May 2 - Scientists examining the remains of Otzi, Italy's prehistoric iceman who roamed the Alps some 5,300 years ago, have discovered what they believe to be the oldest traces of human blood ever found. Jim Drury tells the story.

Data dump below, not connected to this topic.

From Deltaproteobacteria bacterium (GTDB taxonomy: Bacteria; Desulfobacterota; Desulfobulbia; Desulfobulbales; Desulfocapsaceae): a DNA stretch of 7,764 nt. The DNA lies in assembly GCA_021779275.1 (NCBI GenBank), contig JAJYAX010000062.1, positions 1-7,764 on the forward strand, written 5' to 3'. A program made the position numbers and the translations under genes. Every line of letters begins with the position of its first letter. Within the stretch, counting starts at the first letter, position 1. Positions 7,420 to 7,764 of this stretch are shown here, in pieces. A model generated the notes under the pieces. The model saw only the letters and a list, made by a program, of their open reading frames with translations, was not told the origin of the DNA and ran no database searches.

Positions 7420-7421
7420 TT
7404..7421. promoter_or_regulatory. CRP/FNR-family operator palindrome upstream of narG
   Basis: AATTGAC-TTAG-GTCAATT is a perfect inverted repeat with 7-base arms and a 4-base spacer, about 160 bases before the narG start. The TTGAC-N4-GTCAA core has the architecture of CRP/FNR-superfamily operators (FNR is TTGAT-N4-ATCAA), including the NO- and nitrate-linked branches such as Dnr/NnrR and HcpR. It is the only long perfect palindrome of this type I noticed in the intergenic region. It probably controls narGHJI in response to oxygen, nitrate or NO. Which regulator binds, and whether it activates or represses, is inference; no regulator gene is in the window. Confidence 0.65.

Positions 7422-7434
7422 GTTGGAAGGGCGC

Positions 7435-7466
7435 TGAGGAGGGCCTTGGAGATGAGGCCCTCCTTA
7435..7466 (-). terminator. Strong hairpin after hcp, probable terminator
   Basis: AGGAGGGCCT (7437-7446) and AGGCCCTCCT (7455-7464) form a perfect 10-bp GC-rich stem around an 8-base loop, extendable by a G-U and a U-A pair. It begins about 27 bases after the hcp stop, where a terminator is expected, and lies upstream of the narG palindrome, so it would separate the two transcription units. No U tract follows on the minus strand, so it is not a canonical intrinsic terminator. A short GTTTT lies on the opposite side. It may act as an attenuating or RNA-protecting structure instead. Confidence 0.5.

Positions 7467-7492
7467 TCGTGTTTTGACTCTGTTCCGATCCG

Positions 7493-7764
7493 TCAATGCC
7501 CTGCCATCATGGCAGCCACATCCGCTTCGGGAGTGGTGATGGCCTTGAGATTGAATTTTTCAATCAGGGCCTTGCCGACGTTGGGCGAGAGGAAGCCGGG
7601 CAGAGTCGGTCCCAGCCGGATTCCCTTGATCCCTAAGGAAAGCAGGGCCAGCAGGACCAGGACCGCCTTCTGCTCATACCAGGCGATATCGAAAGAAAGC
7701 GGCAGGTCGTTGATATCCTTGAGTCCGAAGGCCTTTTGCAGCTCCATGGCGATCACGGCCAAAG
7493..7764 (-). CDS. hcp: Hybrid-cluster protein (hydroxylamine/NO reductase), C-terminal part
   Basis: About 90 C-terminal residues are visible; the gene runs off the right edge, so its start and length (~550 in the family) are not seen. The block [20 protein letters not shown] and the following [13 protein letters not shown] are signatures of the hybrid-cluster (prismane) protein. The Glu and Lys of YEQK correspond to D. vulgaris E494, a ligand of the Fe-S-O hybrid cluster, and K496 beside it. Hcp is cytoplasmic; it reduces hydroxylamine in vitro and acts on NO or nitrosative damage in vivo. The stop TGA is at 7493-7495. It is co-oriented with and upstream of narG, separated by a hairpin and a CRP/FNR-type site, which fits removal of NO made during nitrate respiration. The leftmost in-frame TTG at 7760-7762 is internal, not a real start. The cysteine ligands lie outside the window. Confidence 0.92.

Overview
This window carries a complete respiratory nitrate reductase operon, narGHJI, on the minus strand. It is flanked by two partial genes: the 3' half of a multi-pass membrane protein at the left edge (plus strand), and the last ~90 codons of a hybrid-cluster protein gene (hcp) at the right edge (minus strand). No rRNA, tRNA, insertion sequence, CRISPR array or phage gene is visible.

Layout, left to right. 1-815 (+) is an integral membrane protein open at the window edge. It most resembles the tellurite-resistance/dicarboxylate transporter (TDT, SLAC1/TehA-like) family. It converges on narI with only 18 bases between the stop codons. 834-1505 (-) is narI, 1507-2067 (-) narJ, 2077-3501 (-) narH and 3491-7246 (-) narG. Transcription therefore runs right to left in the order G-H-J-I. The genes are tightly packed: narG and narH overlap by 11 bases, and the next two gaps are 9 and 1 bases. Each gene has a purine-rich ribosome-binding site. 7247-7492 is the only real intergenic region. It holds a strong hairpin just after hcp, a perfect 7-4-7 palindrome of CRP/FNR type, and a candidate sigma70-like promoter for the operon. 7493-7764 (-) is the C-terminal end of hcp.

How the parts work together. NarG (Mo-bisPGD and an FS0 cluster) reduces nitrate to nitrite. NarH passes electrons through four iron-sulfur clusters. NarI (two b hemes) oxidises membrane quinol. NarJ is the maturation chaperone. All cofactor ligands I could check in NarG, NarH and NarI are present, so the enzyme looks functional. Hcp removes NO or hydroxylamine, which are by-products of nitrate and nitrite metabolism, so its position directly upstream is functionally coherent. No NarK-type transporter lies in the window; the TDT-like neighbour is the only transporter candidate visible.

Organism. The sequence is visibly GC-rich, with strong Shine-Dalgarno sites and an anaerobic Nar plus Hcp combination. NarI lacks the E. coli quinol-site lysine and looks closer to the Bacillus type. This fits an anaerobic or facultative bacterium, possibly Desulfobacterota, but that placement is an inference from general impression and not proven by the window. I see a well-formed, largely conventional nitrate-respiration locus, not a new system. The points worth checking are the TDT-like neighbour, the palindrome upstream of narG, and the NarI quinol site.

According to scientists, the red blood cells discovered in wounds suffered by Otzi the iceman are the oldest traces of human blood ever found. The reseachers found the traces while examining the murdered hunter's body which lay perfectly preserved for 5,300 years in the Italian Alps. Otzi was discovered by German climbers in 1991 on a glacier. Examinations showed he was killed by an arrow in the back while ascending a mountain. Scientists from Bolzano in Italy have been making new discoveries about the man ever since. Most recently, they used an atomic force microscope to examine tissue sections from two wounds - one caused by the deadly arrow and another from a hand laceration. Their findings have changed the theory behind his death. Originally it was thought Otzi bled to death over a period of days. But the presence in his wound of fibrin, a protein involved in blood clotting which decays fast, indicates Otzi probably died quickly. The scientists say the red cell samples are remarkably similar to the doughnut shaped cells found in healthy people today. Otzi, who had brown hair and type-O blood, was believed to be about 45 years old when he died. Earlier this year, the researchers sequenced his entire genome. . They determined he had a predisposition for cardiovascular diseases and lactose intolerance. He also had brown eyes indicating possible Middle Eastern origins. This latest discovery is one more piece of the puzzle. Jim Drury, Reuters